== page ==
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Debit Spreads Vs. Credit Spreads


 

There is a lot of confusion and misconception about debit and credit spreads. One of the most common misconceptions:

"One of the many drawbacks of a credit spread is that it will tie up so much capital."

Another misconseption:

“Selling credit spreads is like picking up pennies in front of a steam roller.”

 

Lets address those misconceptions.

 

The simple truth is that credit and debit spreads require exactly the same capital. You just have to compare apples to apples. Lets look at July AAPL options as an example.

Trade #1:

  • Buy AAPL July 2012 600 call
  • Sell AAPL July 2012 590 call

 

Trade #2:

  • Buy AAPL July 2012 600 put
  • Sell AAPL July 2012 590 put

 

Both trades are bearish - the maximum gain is realized if the stock is below $590 by July expiration. If the stock stays above $600, both trades will experience the maximum loss.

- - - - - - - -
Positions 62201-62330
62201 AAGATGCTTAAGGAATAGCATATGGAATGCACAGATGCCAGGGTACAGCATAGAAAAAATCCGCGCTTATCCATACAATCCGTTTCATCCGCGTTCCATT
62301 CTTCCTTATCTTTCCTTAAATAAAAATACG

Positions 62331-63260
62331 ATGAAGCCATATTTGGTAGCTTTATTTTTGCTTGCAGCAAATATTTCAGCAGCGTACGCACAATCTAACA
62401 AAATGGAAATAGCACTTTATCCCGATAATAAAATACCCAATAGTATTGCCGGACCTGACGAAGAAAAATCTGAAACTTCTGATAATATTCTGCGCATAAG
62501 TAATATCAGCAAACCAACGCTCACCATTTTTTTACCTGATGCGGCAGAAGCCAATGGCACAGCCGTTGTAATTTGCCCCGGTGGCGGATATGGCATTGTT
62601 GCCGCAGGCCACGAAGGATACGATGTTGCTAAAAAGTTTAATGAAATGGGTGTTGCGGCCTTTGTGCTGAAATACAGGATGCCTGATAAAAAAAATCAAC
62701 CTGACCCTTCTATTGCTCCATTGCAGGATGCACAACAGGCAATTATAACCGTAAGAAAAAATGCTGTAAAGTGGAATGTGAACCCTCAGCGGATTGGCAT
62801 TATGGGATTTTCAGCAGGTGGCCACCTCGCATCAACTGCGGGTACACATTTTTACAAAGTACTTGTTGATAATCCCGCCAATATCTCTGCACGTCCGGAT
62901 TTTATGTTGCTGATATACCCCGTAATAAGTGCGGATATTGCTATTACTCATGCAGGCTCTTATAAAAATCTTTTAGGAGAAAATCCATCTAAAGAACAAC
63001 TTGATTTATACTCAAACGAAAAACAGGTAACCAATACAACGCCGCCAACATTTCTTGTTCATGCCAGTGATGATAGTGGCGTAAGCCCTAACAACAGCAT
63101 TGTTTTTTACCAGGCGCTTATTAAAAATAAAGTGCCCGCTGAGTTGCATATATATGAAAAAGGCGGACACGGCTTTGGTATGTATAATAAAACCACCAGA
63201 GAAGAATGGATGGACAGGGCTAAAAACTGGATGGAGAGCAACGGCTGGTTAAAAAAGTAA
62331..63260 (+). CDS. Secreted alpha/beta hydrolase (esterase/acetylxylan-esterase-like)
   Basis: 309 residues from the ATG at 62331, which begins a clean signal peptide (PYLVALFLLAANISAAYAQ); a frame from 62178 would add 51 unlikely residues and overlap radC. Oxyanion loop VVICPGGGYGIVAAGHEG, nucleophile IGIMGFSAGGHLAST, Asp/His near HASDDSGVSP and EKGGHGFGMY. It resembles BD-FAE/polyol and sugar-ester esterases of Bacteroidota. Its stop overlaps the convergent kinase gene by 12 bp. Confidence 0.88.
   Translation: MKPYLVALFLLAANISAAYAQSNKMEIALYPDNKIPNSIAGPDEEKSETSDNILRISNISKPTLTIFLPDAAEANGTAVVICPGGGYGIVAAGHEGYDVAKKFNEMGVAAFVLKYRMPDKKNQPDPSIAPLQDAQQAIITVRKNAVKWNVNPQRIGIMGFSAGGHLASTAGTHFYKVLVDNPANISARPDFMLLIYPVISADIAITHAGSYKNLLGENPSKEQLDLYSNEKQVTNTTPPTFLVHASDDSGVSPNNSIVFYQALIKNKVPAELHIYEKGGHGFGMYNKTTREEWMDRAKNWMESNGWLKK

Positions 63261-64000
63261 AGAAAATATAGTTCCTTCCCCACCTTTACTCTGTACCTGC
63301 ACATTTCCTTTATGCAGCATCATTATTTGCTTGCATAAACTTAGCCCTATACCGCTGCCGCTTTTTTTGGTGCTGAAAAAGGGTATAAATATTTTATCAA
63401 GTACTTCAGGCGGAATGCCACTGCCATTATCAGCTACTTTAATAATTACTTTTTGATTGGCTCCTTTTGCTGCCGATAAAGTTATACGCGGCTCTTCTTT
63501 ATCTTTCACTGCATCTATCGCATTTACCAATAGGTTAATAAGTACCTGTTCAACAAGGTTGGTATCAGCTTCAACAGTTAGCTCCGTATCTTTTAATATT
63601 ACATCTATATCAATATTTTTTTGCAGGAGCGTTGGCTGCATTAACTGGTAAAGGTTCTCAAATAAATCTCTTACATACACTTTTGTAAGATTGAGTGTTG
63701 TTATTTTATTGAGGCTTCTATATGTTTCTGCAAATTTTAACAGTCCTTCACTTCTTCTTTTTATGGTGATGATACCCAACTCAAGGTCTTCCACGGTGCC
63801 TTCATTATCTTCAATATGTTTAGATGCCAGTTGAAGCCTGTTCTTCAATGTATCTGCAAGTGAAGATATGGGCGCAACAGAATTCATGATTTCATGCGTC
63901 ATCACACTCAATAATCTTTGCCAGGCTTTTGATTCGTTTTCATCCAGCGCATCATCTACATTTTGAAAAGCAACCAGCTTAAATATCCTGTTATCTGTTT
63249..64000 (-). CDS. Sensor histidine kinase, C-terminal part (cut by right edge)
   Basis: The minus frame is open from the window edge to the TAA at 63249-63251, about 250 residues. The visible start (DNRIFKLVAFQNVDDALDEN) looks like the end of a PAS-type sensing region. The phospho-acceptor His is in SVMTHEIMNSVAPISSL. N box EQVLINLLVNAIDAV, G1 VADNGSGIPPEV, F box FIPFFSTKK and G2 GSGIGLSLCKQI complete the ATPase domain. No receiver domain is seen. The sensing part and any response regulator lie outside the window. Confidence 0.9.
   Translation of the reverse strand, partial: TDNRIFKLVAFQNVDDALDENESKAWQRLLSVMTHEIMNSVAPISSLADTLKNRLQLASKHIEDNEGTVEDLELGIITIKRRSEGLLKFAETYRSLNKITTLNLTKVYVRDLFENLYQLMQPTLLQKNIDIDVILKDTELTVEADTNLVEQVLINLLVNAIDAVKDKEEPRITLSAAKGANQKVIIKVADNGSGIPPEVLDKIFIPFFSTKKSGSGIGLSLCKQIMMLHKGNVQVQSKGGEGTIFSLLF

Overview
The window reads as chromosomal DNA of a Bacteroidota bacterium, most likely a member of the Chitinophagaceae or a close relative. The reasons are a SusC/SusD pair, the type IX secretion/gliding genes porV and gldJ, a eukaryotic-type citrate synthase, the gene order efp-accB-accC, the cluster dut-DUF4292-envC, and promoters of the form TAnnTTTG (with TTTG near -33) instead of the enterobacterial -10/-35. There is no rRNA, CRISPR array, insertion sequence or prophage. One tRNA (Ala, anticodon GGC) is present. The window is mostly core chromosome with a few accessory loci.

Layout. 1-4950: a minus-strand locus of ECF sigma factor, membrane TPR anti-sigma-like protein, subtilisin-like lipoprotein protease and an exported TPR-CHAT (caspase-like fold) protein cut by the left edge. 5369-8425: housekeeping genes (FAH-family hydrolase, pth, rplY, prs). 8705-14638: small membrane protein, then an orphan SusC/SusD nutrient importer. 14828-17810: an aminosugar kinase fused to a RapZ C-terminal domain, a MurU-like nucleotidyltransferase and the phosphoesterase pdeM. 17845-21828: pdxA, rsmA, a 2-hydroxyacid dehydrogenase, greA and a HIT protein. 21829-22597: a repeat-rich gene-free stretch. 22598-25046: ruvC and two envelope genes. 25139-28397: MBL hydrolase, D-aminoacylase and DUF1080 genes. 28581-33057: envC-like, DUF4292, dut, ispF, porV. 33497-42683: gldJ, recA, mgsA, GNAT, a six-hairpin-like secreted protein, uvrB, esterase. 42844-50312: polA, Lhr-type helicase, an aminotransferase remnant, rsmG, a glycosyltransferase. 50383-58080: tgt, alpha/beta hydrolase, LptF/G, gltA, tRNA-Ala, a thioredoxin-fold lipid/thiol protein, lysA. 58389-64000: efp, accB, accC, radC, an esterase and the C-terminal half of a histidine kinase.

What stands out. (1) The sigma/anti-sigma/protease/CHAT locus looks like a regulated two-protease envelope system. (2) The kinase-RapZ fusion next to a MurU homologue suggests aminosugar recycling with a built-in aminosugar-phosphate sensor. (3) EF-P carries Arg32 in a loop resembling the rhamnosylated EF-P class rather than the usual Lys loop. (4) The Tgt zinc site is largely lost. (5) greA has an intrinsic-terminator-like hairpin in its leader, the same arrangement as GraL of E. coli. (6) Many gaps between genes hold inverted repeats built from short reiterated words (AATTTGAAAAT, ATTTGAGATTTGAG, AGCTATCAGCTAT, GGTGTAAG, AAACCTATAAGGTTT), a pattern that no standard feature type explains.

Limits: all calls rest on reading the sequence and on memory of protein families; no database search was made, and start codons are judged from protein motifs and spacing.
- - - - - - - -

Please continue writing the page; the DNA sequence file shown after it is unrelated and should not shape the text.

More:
In the first trade, you get a $788 credit. The margin requirement is $212 which is the difference between the strikes less the credit received. If the stock is below $590, both options will be worthless and you keep the whole credit. The maximum gain is 271% (788/212).

 

In the second trade, you pay a $214 debit. The maximum gain is realized when the stock is below $590, in which case the spread will be worth $1,000. The maximum gain is 267% (786/214).

 

The maximum gain of the first trade is slightly higher than the first trade, but the difference is very small. The capital requirements and P/L profiles of both trades are very similar, almost identical.

 

The bottom line: what determines the P/L graph of the spread is not the credit or debit, it’s the strikes you are using. The same trade can be done for credit or debit, using calls or put. As long as the same strikes are used for both trades, the results will be very similar, almost identical.

 

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